Solar energy company founder, Purdue alum to give lecture on social entrepreneurship, sustainability

April 12, 2013  

Stephen Katsaros

Stephen Katsaros
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WEST LAFAYETTE, Ind. - The founder of an innovative solar-powered energy company will give a talk this month on the Purdue University campus that focuses on social entrepreneurship, international business and how the two can come together to benefit our world.

Stephen Katsaros, chief executive officer at Nokero International Ltd. and a 2012 recipient of the Outstanding Mechanical Engineer Award from Purdue, will give the lecture "Global Access to Clean Energy: Empowering 2 Billion Who Live on $2 per Day - Engineering Meets Social Entrepreneurship" at 7 p.m. April 23 in the Neil Armstrong Hall of Engineering, Room 1010.

The talk is free and open to the public. Cosponsors are the Purdue Energy Center in Discovery Park, Purdue Energy Forum and the School of Mechanical Engineering.

"Sparked by a solar-powered light bulb he designed in 2010, Stephen Katsaros focused much of his attention on the lack of electricity in many countries. And while it's a noble goal, his company is poised to make a profit," said Pankaj Sharma, managing director of the Purdue Energy Center.

"That makes him and his company models of social entrepreneurship, the concept that merges smart business practices with the goodwill of humanitarianism. This talk is a must-see for those interested in social responsibility, international commerce and 'doing well by doing good.' "

Katsaros launched Nokero in 2010 with a mission to bring solar-powered light bulbs to the 1.3 billion people who live without electricity yet collectively burn 77 billion liters of kerosene a year in order to see at night.

Worldwide, the burning of kerosene for light emits 190 million metric tons of carbon dioxide, causes respiratory illness and increases risk of accidental fire. In addition, for those with an income of $2 or less a day, the cost of kerosene consumes up to 20 percent of their wages.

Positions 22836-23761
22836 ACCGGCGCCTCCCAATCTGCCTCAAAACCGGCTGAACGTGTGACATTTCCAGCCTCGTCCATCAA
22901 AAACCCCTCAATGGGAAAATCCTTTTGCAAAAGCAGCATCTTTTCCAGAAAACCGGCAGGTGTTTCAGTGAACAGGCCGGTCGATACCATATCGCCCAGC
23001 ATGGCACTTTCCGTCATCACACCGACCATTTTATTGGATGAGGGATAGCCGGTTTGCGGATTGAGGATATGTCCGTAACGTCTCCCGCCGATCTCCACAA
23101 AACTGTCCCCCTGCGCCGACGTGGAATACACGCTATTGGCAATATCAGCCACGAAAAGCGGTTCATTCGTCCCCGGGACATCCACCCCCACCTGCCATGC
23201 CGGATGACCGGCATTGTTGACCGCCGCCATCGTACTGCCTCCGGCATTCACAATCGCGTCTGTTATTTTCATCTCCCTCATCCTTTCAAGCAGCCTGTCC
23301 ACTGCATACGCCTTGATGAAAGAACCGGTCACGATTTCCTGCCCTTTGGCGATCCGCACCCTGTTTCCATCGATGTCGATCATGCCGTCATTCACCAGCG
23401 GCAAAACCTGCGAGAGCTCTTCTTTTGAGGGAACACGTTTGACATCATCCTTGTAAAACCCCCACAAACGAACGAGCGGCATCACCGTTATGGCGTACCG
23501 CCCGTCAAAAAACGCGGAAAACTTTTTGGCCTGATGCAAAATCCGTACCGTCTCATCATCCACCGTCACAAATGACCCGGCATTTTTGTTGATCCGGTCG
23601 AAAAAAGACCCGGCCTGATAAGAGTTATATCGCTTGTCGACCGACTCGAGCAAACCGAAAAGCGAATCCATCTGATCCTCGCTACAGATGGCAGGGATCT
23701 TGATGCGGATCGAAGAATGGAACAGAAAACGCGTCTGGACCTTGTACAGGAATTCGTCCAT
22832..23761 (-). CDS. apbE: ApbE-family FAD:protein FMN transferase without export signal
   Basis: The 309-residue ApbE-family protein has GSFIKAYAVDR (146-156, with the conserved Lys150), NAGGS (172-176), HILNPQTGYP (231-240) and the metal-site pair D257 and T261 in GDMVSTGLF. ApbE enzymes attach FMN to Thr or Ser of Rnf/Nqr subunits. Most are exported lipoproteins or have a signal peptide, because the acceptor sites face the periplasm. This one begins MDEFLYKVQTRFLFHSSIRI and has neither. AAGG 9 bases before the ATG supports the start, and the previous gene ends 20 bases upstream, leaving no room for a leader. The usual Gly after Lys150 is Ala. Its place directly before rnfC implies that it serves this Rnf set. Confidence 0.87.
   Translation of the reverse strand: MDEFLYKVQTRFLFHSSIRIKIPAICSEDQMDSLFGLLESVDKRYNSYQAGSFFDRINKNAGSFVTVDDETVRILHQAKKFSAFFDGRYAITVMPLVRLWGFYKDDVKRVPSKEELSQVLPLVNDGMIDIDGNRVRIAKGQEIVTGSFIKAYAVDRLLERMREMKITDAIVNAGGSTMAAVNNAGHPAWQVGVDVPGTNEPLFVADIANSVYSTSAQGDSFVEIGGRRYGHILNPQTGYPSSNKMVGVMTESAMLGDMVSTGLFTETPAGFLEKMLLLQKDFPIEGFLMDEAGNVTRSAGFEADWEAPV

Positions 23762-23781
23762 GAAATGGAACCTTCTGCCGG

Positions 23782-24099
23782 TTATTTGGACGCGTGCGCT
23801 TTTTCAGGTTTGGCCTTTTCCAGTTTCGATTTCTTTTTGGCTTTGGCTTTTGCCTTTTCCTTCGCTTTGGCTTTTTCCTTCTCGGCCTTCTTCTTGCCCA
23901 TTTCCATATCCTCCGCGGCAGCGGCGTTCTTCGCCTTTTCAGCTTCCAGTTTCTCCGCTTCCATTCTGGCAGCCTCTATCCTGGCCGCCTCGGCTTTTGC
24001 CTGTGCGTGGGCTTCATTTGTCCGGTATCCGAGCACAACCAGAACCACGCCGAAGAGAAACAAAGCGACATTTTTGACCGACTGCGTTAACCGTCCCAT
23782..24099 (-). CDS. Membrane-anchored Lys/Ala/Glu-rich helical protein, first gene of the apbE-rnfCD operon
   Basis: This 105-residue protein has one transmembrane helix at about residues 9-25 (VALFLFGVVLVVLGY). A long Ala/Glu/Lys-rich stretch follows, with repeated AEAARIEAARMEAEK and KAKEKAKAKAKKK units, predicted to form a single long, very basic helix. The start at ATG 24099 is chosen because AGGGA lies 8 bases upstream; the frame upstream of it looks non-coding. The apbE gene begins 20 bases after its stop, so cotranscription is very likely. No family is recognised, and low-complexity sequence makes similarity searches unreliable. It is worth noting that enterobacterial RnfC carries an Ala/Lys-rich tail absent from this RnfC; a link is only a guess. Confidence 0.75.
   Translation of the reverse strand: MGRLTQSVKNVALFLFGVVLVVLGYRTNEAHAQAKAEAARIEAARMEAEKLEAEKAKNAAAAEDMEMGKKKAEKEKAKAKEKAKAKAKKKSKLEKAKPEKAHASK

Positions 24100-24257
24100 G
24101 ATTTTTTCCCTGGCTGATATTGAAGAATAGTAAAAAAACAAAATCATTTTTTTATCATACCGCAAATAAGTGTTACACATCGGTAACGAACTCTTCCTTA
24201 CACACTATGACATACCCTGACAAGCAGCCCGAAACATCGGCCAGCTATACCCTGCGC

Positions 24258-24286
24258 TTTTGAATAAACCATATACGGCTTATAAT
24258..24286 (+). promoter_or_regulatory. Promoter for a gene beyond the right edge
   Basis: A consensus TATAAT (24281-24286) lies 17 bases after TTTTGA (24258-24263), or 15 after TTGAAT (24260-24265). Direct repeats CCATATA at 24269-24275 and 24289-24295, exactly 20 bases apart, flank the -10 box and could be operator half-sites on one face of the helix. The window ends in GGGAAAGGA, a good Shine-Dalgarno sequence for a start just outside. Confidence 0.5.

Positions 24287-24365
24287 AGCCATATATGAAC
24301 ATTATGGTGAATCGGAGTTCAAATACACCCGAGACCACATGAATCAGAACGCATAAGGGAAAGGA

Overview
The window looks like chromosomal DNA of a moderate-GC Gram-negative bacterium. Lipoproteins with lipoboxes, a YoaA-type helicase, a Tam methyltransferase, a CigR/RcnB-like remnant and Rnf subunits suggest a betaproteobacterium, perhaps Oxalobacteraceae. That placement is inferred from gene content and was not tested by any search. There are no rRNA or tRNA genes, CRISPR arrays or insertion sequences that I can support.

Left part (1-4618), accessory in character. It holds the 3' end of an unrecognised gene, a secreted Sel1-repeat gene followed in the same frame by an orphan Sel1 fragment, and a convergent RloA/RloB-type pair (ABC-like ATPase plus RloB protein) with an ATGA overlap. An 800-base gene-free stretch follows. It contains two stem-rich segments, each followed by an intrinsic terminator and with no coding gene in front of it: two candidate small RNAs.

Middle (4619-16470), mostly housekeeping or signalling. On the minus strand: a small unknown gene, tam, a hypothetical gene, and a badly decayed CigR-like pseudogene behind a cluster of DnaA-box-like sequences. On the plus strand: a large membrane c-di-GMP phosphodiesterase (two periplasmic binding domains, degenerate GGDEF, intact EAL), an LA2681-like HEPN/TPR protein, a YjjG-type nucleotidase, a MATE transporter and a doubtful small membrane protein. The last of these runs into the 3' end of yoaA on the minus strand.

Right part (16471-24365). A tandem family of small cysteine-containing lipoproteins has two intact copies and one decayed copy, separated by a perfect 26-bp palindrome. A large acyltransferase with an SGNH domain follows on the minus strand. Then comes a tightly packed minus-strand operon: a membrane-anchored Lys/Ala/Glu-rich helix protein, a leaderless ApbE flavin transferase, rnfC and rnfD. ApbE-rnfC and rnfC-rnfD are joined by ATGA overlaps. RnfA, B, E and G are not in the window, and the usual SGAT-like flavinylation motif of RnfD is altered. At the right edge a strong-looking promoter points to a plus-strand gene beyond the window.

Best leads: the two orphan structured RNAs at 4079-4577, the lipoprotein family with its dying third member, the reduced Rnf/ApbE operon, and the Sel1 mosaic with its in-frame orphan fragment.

Through Nokero, more than 500,000 of solar-powered lights have been sold to people in 120 countries in less than three years.

Katsaros began his career with a number of inventions for competitive and recreational skiers. While still pursuing his degree from Purdue in 1994, he founded Odessa Design. His invention - risers for alpine skis - sold more than 40,000 units and inspired a change in the way most recreational ski technology is designed and manufactured.

He founded RevoPower in 2003 and spent five years developing the tools and methodology to obtain patents for a motorized wheel for bicycles. The result: an engine-driven wheel on a bicycle that can exceed 20 mph while maintaining a fuel efficiency of 175 mpg.

In 2007 Katsaros invented products for HaberVision, including the eliminator fan module, a device that can automatically activate a tiny fan inside ski goggles to reduce humidity and prevent fogging. The company also produced a line of ecofriendly children's toys.

Earlier this month, Katsaros received the Patent for Humanity Award from the U.S. Department of Commerce's U.S. Patent and Trademark Office. The award is supported by the Ewing Marion Kauffman Foundation.

For his work at Nokero, he was a 2012 World Design Impact Prize finalist. In 2012 he ranked eighth among a list of 33 Idea Mensch Entrepreneurs Who Make the World a Better Place. He received the national B.F. Goodrich Collegiate Inventors Award as an undergraduate in 1995.

In addition to gaining a bachelor's degree in mechanical engineering degree from Purdue in 1996, Katsaros was a non-degree seeking student at the Bard Center of Entrepreneurship at the University of Colorado from 1998-99.

The Purdue Energy Center is part of the university's Global Sustainability Institute, which was launched in Discovery Park to coordinate Purdue's research efforts in sustainability challenges such as climate change, energy, food security, the environment and water.

The initiative also includes the Center for the Environment, the Purdue Water Community, the Purdue Climate Change Research Center and the Purdue Center for Global Food Security.

Writer: Phillip Fiorini, 765-496-3133,

Source: Pankaj Sharma, 765-496-7452,

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